Take the 2-minute tour ×
Stack Overflow is a question and answer site for professional and enthusiast programmers. It's 100% free, no registration required.

If I wanted to get _config.bat out of this string, what would be the best way? Only way I can think of is read from .bat back to the first slash it finds but I don't know how to do that.

share|improve this question
Reverse input string, reverse regex patern, ... (: But more seriously, /\\.*?\.bat/ would be the type of regex you're looking for. Or use something like /\[^\]\.bat/. –  Steve Wang Jun 28 '11 at 18:34
why don't you use the built path classes? –  Daniel A. White Jun 28 '11 at 18:36
/.*\\(.*)$/ then everything after the final backslash will be in capture group 1, dunno how to do it in C#. But yeah, use built in classes when you can. –  Peter Chang Jun 28 '11 at 18:36
Specifically, Path.GetFileName or Path.GetFileNameWithoutExtension are the recommended methods for this kind of parsing; among other things, they support environment specific parsing, such as using "/" instead of"\" for a UNIX-based file path and will verify whether it's even a valid path string. –  Dan Bryant Jun 28 '11 at 18:41

4 Answers 4

You can find the last backslash with the LastIndexOf method:

int index = myString.LastIndexOf( @"\" );
string result = myString.SubString( index + 1 );

Daniel has a good point. Using FileInfo would be a safer way and is easy to use:

// myString doesn't need a full path either
System.IO.FileInfo fi = new System.IO.FileInfo( myString );
// returns just the file name without the path
string result = fi.Name;

And agent-j's hint:

string result = System.IO.Path.GetFileName( myString );

I was not sure if Path wants a full path or not. Both FileInfo and Path are also accepting non existent paths and file names.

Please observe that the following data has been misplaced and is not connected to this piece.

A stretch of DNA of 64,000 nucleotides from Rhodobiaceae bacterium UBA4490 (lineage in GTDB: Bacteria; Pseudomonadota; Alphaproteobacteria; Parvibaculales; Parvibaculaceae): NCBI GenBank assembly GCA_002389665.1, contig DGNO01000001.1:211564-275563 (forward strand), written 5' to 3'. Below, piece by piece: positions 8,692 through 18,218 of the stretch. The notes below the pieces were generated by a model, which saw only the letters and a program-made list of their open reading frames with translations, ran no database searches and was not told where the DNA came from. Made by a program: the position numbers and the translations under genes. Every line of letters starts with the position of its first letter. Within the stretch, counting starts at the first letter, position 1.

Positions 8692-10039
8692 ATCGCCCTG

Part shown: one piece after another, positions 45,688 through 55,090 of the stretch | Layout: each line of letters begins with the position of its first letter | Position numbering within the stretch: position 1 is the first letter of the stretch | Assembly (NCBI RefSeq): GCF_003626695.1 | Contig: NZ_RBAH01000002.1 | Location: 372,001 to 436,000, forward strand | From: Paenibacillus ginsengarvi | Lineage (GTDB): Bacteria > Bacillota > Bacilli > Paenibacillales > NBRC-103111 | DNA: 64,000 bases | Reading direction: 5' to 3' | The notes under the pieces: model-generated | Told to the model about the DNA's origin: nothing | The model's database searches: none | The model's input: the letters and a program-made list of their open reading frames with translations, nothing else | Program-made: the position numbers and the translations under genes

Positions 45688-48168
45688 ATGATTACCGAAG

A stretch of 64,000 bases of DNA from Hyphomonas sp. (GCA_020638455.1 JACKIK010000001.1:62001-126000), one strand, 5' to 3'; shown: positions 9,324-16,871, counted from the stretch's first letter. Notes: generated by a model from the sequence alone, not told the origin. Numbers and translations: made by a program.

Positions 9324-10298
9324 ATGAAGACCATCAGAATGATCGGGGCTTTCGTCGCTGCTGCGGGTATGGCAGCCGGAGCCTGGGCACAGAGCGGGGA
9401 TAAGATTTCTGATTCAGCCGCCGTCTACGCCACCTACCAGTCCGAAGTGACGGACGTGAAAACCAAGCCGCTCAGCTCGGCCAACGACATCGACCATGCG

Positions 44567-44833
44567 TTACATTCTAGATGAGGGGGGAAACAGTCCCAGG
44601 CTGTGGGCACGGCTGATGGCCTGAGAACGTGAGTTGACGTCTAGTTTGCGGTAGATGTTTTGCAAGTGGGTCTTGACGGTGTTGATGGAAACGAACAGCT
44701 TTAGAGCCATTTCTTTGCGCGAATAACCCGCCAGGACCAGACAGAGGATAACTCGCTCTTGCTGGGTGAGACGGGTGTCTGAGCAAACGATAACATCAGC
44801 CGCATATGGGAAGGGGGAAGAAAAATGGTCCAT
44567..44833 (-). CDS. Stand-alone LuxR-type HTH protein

share|improve this answer
+1 for simplicity and efficiency. –  FlyingStreudel Jun 28 '11 at 18:47
+1 for not using regex when it is not needed. –  Platinum Azure Jun 28 '11 at 18:47
If it's a filename, why use substring when Path.GetFileName would work? +1 anyway –  agent-j Jun 28 '11 at 22:50

'$' matches the end of a line. So, this regex will match one or more characters that aren't backslashes at the end of line, i.e. '_config.bat' in your example string.

share|improve this answer

Here's the regex way to look behind for the slash (?<=\\):

string fileName = @"blah\blah\_config.bat";
Regex.Match(fileName, @"(?<=\\)[^\\]+$"));

But if you're talking about a filename, just use

string relativePath = @"blah\blah\_config.bat";
string fileName = Path.GetFileName(relativePath);
share|improve this answer
Unless you're trying to filter out strings like "_config.bat" with no backslashes in them, that lookbehind is an unnecessary complication. Anyway, we should be encouraging the OP not to think in terms of "backward" matching. (Ironically, .NET does support seamless right-to-left matching, the only flavor I know that does so. But that's not the right tool for this job.) –  Alan Moore Jun 29 '11 at 7:39

If you want to have everything after the last backslash, you can use the following regular expression:


The capturing group will get you the desired result. Since by default the first .* is greedy it will match as much as it can and therefore consume also any backslashes except the last one (because then no match would be possible any more).

share|improve this answer
This would match nothing in the above string. –  FlyingStreudel Jun 28 '11 at 18:46
@FlyingStreudel Well it matches (see here) –  Howard Jun 28 '11 at 18:51
You have 2 forward slashes in your answer. Take them out and it does. –  FlyingStreudel Jun 28 '11 at 18:52
@FlyingStreudel It is almost standard notation to escape regexes within slashes. Even many languages directly use that notation. –  Howard Jun 28 '11 at 18:56
Not c#, which is the language in question. Just saying, if the OP is having trouble with this kind of problem already, you might as well give him all the help you can. –  FlyingStreudel Jun 28 '11 at 19:56

Your Answer


By posting your answer, you agree to the privacy policy and terms of service.

Not the answer you're looking for? Browse other questions tagged or ask your own question.